Revolutionary Hope – The Ties that Bind
An evening of Black women & Black queer men in conversation
Do we still live in a period of revolutionary hope, or have we settled for quiescent despair?
In the 35 years since Essence published this defining conversation between Audre Lorde and James Baldwin, Black women and Black queer men have been ‘redefining the terms of the western world’. Sometimes together, often apart.
Lorde and Baldwin’s electric exchange from 1984 is less well known today, but its challenge, vitality and urgency remain.
AL: . . . we have to take a new look at the ways in which we fight our joint oppression because if we don’t, we’re gonna be blowing each other up. We have to begin to redefine the terms of what woman is, what man is, how we relate to each other.
JB: But that demands redefining the terms of the western world…
AL: And both of us have to do it; both of us have to do it…
JB: But you don’t realize that in this republic the only real crime is to be a Black man?
AL: No, I don’t realize that. I realize the only crime is to be Black. I realize the only crime is to be Black, and that includes me too.
Evidence suggests that Black people are more likely to hold homophobic views. Those who oppose same-sex relationships are declining in number but after decades of radical change, those who hold homophobic world views are becoming more entrenched in their views. Black women disproportionately feature in this group.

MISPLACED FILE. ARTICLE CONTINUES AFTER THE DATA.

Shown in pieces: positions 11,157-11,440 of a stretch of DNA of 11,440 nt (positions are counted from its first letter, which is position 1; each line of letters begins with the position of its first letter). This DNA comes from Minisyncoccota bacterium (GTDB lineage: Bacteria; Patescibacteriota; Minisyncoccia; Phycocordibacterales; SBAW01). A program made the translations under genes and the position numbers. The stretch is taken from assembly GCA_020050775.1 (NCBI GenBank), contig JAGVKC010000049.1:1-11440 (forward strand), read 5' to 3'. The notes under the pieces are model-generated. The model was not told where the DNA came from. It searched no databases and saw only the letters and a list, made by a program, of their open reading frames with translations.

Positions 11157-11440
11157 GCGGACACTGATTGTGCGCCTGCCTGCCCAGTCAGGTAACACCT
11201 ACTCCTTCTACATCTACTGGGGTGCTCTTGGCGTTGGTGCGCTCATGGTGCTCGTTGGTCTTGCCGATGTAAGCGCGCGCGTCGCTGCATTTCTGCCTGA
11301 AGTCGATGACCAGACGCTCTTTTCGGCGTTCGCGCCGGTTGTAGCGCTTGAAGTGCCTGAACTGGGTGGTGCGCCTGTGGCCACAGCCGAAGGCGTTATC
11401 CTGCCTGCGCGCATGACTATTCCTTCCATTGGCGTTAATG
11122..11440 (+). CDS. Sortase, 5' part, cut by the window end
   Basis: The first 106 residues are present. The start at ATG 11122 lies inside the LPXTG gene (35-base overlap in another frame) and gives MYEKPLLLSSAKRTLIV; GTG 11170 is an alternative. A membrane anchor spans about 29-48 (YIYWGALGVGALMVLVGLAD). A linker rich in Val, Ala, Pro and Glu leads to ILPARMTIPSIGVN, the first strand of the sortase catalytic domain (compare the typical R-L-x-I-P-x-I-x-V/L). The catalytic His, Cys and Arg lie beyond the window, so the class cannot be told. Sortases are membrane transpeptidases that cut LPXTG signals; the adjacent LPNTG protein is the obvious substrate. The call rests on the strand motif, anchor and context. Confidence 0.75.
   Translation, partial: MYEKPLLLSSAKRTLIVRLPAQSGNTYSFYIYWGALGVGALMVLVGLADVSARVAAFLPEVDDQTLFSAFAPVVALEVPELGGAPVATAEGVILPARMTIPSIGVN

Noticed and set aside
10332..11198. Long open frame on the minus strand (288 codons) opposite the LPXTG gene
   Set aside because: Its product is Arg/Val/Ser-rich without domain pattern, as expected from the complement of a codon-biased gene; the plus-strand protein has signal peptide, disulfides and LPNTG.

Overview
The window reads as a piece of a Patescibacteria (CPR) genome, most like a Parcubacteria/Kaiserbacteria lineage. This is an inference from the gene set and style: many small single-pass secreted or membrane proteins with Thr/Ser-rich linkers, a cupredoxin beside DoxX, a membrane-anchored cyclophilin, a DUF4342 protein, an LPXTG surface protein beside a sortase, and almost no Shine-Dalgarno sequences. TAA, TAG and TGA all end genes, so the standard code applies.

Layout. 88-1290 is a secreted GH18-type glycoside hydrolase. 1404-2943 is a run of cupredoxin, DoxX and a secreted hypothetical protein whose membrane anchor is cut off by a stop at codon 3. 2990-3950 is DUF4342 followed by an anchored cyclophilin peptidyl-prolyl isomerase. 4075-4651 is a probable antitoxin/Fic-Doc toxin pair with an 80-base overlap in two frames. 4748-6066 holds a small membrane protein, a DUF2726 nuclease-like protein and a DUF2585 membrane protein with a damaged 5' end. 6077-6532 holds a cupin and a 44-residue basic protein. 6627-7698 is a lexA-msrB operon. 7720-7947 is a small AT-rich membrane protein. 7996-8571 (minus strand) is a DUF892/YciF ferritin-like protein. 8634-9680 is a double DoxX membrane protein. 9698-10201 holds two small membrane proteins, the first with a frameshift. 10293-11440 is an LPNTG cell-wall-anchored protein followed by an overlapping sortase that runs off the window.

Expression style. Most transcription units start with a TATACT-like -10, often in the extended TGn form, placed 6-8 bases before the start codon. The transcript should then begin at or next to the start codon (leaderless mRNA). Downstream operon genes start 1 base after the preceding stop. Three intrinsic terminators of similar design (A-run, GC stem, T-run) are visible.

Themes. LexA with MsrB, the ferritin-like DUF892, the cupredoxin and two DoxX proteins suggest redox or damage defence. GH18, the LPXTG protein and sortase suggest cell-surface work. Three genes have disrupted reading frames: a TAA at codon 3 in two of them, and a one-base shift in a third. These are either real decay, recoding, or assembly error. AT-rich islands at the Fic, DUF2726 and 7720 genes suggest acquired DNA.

In 2010, 58% of Black and South Asian 16-44 year olds believed same-sex relationships were always wrong (down from 67% in 1990) – in contrast, only 12% of white respondents in this age group held this view (down from 46%).
Britain may be reaching ‘peak acceptance’ of homosexuality
BlackOut and Trusted Black Girl are hosting a conversation this May; bringing Black Queer men and Black women together to respond to Audre Lorde’s demand that we take ‘a new look at the ways in which we fight our joint oppression’.
‘Revolutionary Hope‘ will be an informal discussion; an all too-rare opportunity to reflect on progress made and challenges that persist; a chance to assess the nature and state of our allyship
Gay men need to be better allies to women combating male violence – September 2018
Misogyny Is Not Reserved For Straight Black Men, Just Ask Funky Dineva June 2018
#MeToo and us – Feb 2018
The women risking their lives to fight homophobia in Africa – October 2017
Dear Black Women, Holding Gay Men Accountable For Their Misogyny Does Not Make You Homophobic – August 2017
OP-ED: Dear White gays, stop patronising black women with your ‘allyship’ -June 2017
Black Gay Men on their Relationship to Feminism – February 2016
The Myth of the Fag Hag and Dirty Secrets of the Gay Male Subculture – January 2014
‘Signs A Man Might Be On The Down Low’ Demonstrates How Women Create Their Own Fears – March 2014
Does ‘down low’ culture make black women homophobic? – May 2012
Myth: HIV/AIDS Rate Among Black Women Traced To ‘Down Low’ Black Men – October 2009
TV Tropes – The Twofer Token Minority